Trachoma is the leading cause of infectious blindness worldwide, with an estimated 84 million people currently in need of treatment.
This painful disease results from a bacterium commonly found in poor communities that have limited access to adequate sanitation and water. If trachoma is left untreated, continued infection of the eyelid causes the eyelashes to turn inward and rake the cornea, leaving a person to literally blink him or herself blind.
Helen Keller International is helping six African countries increase their ability to eliminate blinding trachoma by 2020. Through the MMDP Project, we help train local surgeons to conduct surgeries to preserve the sight of those afflicted. Since 2009 we have helped provide more than 20,000 of these simple 20 minute procedures at a cost of just $40–60 per person. Our support has helped change the lives of many who thought they had forever lost their ability to see their children, grandchildren and the world around them.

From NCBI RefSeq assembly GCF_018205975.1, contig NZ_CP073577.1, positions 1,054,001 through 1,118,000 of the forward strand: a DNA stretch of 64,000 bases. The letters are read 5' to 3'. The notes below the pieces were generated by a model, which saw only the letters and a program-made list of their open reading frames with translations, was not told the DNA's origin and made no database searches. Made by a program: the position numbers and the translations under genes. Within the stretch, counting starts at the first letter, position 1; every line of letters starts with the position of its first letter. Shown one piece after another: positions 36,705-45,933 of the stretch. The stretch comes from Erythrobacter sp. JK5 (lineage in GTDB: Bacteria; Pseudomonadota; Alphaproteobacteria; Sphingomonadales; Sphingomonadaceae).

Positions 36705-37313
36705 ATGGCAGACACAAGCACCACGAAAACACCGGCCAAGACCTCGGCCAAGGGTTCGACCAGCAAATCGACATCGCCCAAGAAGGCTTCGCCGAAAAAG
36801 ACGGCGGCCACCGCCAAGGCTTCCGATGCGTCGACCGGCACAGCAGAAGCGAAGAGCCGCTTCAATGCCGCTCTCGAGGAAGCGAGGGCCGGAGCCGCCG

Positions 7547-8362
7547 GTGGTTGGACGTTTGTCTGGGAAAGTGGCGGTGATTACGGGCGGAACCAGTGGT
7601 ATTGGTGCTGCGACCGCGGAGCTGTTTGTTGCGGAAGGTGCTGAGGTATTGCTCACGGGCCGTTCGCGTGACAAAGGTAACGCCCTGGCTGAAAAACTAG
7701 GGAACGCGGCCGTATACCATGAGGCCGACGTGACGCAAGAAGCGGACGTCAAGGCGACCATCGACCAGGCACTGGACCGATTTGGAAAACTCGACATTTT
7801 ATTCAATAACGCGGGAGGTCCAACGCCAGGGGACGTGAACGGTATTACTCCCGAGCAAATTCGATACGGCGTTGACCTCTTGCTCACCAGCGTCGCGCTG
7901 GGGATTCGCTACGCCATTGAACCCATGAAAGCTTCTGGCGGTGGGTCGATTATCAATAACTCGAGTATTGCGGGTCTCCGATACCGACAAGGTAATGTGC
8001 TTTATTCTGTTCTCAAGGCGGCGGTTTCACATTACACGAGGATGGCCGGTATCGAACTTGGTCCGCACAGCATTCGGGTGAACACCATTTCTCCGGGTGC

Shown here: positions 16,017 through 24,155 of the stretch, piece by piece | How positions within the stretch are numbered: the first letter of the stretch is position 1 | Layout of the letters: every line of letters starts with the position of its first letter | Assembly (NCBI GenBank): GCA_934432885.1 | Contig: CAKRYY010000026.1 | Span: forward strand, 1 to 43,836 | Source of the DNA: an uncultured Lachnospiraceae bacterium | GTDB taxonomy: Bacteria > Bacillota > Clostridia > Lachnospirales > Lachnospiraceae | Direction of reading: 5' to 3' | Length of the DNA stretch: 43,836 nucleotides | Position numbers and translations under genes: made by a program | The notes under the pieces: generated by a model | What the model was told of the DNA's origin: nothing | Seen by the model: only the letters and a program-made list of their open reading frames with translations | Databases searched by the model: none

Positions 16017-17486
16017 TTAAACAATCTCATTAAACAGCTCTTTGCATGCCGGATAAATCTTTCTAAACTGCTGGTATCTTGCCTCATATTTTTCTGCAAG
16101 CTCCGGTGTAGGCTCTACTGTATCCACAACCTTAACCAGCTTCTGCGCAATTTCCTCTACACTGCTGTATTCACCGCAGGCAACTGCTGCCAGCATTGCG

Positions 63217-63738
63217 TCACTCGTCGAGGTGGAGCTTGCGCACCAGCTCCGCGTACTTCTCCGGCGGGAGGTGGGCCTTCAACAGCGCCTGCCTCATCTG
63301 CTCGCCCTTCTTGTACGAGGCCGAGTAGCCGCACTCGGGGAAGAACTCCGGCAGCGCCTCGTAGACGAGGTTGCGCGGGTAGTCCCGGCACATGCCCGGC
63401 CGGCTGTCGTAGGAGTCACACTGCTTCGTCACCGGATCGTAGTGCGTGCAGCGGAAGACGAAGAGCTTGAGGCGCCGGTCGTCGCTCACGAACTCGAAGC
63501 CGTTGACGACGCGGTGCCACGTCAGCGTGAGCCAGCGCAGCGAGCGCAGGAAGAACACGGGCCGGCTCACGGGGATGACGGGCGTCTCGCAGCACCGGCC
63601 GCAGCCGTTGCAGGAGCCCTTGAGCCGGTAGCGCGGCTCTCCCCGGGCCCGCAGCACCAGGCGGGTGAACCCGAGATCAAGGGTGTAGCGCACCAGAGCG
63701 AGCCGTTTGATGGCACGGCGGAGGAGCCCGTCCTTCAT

Helen Keller’s teacher, Anne Sullivan, lost much of her sight due to a trachoma infection contracted as a child due to poor living conditions in the 1870s.
We are also helping communities create environments that can prevent the spread of trachoma over the long term. We work closely with local governments and other organizations to expand access to clean water. We have also introduced school health education programs to motivate children to make frequent face washing and other effective hygiene habits a part of their daily routines, and those of their families.
Learn more about our work in trachoma control and elimination.